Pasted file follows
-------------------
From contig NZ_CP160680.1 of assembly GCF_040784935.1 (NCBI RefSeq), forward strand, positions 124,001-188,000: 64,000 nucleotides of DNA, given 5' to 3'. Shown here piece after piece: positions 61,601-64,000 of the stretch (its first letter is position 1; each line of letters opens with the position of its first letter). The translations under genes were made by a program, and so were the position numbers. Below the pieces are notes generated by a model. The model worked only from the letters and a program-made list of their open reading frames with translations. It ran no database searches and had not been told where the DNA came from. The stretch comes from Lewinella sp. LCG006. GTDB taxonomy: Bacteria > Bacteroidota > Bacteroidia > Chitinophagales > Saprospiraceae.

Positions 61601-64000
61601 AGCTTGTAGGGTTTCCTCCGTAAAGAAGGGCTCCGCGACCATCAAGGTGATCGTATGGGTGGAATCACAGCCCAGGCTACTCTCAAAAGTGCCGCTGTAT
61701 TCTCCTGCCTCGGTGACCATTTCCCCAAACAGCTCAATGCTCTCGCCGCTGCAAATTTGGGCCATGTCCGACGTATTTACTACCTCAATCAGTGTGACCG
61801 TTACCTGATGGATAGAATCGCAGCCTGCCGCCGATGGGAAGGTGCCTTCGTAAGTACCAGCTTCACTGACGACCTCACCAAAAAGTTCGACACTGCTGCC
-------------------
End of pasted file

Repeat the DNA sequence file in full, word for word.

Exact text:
From contig NZ_CP160680.1 of assembly GCF_040784935.1 (NCBI RefSeq), forward strand, positions 124,001-188,000: 64,000 nucleotides of DNA, given 5' to 3'. Shown here piece after piece: positions 61,601-64,000 of the stretch (its first letter is position 1; each line of letters opens with the position of its first letter). The translations under genes were made by a program, and so were the position numbers. Below the pieces are notes generated by a model. The model worked only from the letters and a program-made list of their open reading frames with translations. It ran no database searches and had not been told where the DNA came from. The stretch comes from Lewinella sp. LCG006. GTDB taxonomy: Bacteria > Bacteroidota > Bacteroidia > Chitinophagales > Saprospiraceae.

Positions 61601-64000
61601 AGCTTGTAGGGTTTCCTCCGTAAAGAAGGGCTCCGCGACCATCAAGGTGATCGTATGGGTGGAATCACAGCCCAGGCTACTCTCAAAAGTGCCGCTGTAT
61701 TCTCCTGCCTCGGTGACCATTTCCCCAAACAGCTCAATGCTCTCGCCGCTGCAAATTTGGGCCATGTCCGACGTATTTACTACCTCAATCAGTGTGACCG
61801 TTACCTGATGGATAGAATCGCAGCCTGCCGCCGATGGGAAGGTGCCTTCGTAAGTACCAGCTTCACTGACGACCTCACCAAAAAGTTCGACACTGCTGCC